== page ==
Archive for the ‘Ideas’ Category

Machines and Gardens — Ideas, Readings (Ideen, Lesequellen)

Wednesday, June 6th, 2012

Marx, Leo (1964).  The Machine in the Garden.  Oxford University Press.

Pollan, Michael (2008). “Beyond Wilderness and Lawn” in Nature, Landscape and Building for Sustainability:  A Harvard Design Magazine Reader, edited by Howard Saunders and Robert Thayer, Jr.  University of Minnesota Press:  Minneapolis, Chapter 6.

Williams, Raymond (1980).  “Ideas of Nature,” in Problems in Materialism and Culture. London:  Verso:  67 – 85.

‘Nature is a word that contains a lot of history’–Raymond Williams details changing ideas of nature and society in his essay based on a 1980 lecture in England.   In the US, Leo Marx and Michael Pollan reveal the contradictions or tensions that have driven the American relationship to nature throughout the 19th and 20th centuries.  Marx uses the metaphor of the machine in the garden to express the intrusion of technology (industrialization particularly as represented by the train) into an agrarian pastoralism in the 19th century as taken up in literature and painting.  In the contemporary moment, Pollan discusses the way gardening is underdeveloped in the American cultural imaginary and in frontyard practice as a result of the way Americans tend to cling to the conflicting ideals of both the ‘wilderness’ and the perfect front lawn.

In the 21st century, the collapse of heavy industry (like steel and coal) in some regions, the rise of sustainability as a concept and practice, the increasing manifestations of a changing and warming global climate and new technologies related to plant physiology have motivated a reconsideration of the relationship between nature and culture and renewed attempts to find a middle ground or third way between the extremes of  romantic wildness and industrial domination.

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„Natur ist ein Wort, das viel Geschichte beinhaltet” –  schreibt Raymond Williams in einem Aufsatz (basierend auf einem Vortrag von 1980 in England) über die sich ständig im Wandel befindende Konzepte von Natur und Gesellschaft. In den USA legen Leo Marx und Michael Pollan die Widersprüche oder Spannungen offen, die das amerikanische Verhältnis zur Natur im 19. Und 20. Jahrhundert geprägt haben. Marx bedient sich der Metapher der „Maschine im Garten“ um das Eindringen von Technologie (speziell der Industrialisierung, repräsentiert durch die Eisenbahn) in einen landwirtschaftlichen Pastoralismus zu beschreiben, der im 19. Jahrhundert besonders durch die Malerei und Literatur aufgegriffen wurde. Und Michael Pollan erörtert wie Ideen des Gartenbaus in der aktuellen kulturellen Vorstellung in den USA unterentwickelt sind, dadurch, daß sich die Amerikaner nicht von den widersprüchlichen Idealen der „Wilderness“ und des perfekten Rasens im Vorgarten trennen können.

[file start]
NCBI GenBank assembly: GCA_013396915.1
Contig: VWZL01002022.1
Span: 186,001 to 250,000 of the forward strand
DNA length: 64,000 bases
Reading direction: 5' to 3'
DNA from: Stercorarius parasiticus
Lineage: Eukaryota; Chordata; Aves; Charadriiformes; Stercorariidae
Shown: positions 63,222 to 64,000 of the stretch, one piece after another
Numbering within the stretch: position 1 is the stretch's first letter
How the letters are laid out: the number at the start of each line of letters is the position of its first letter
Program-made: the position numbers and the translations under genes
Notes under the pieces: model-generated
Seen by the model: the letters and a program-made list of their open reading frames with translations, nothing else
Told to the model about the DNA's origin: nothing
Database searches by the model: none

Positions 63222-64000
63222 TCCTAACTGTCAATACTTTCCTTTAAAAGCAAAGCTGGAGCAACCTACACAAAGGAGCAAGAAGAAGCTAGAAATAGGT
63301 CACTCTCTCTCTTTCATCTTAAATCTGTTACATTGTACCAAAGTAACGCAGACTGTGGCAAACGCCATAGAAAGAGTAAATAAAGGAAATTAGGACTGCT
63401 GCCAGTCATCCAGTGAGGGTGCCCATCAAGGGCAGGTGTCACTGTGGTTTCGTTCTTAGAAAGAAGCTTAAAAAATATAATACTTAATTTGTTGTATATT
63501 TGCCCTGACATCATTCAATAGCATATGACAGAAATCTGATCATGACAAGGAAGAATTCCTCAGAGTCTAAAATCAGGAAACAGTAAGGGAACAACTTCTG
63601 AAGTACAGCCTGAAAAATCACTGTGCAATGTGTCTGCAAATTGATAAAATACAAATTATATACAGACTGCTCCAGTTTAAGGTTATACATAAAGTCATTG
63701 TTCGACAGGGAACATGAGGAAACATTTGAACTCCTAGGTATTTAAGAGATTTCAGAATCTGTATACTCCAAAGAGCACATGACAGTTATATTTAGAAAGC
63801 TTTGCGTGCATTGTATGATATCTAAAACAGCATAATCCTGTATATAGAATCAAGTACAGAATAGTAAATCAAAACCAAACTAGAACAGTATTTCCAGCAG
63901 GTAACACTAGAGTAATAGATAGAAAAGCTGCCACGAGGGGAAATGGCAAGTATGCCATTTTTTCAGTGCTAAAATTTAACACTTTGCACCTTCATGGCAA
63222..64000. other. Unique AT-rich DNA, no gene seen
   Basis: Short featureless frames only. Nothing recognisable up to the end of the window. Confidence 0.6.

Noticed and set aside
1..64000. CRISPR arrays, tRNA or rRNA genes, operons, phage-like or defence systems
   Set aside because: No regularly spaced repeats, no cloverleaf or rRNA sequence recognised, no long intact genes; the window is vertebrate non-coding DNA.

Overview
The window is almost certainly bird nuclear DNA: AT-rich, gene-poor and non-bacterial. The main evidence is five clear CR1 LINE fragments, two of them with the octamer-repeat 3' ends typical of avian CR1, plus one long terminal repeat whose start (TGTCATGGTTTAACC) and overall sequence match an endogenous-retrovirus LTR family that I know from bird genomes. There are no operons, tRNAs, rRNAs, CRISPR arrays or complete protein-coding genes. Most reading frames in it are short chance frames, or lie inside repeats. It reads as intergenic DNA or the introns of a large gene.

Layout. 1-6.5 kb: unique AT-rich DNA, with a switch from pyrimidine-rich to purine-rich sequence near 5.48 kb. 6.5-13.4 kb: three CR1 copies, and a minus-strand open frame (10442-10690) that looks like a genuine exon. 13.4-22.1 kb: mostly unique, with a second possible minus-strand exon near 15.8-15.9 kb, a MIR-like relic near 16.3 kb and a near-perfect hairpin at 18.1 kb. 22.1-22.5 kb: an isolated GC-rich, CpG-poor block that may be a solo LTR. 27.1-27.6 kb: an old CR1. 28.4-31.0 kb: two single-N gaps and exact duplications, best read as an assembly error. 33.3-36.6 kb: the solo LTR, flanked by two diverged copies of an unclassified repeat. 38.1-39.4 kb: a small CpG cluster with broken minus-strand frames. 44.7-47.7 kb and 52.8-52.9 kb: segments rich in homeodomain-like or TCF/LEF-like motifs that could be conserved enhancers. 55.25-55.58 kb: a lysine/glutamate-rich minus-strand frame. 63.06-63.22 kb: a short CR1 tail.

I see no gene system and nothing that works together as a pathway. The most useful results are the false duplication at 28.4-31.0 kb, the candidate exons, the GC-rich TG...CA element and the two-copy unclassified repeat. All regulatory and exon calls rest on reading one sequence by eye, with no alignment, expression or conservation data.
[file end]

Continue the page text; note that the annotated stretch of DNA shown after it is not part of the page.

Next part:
Im 21. Jahrhundert haben der Verfall der Schwerindustrie (wie z.B. Kohle und Metall) in einigen Regionen, das Konzept und die Praxis der Nachhaltigkeit, Klimaveränderungen und neue Techniken im Bereich der Pflanzenphysiologie eine nochmalige Betrachtung  der Beziehung zwischen Natur und Kultur motiviert und erneute Versuche inspiriert, einen Mittelgrund zu finden zwischen den Extremen der romantischen Wildnis und industrieller Dominanz.

NSG Exposé, Juli 2011

Friday, July 1st, 2011

A proposal for a possible installation of the National Security Garden (German language only): NSG_expose_Juli2011.pdf (11.5MB)

Garden design sketches

Friday, February 4th, 2011

Ornamental shape for the soybean patch inspired by formal geometries found in formal gardens. The sketch also shows a projected text (with real-time information pertinent to the garden) onto the mist created by the gardens irrigation system. The projected real time information can reveal growing conditions as well as political news.

The important question in the design is when does a field become a garden? I.e. how ornamental do the shapes of the soybean patches need to be. And if they are ornamental what influences the final shape of the patch?

When does a field become a garden?

Friday, February 4th, 2011

This is an important question for determining the visual features of the National Security garden, a hybrid between field and garden. And beyond visual features, shapes and plant arrangements it is important to consider the role technology and science play in possible answers to this question.

Technology and Science play an important role in both, gardens and fields but are used for quite different purposes:

  • in the field: to create higher yields (plant domestication, genetically modified plants, irrigation systems, etc.)
  • in the garden: to create certain aesthetic results (genetically modified plants, see blue carnation), express an ideology/political power (historically in formal gardens) or represent unique aspects of a geo-political region (Landes-/Bundesgartenschau)

An interesting case in which a garden became a field (fruit and vegetable garden) was the Tiergarten in Berlin designed in the 1830s by landscape architect Peter Joseph Lenné. After WW2, in order to provide food for the starved Berlin population, parts of the garden were turned into vegetable patches:

Archiv für Kunst und Geschichte, Berlin: Berlin, Sommer 1946. Direkt vor dem Brandenburger Tor wird Kohl und Gemüse angebaut. (http://217.9.47.167/spip.php?article25&var_nav_month=05&var_nav_year=2005, accessed, February 4, 2011).

There is also a Wochenschau clip from 1946 “Gemüseanbau im Berliner Tiergarten” (Videochronik 1939-1975; [Politik, Wirtschaft, Kultur und Soziales] moderiert v. U. Wickert, 36 Kassetten, je 45 Min. (D: MGV 1993-1995) I 615.586/1-37)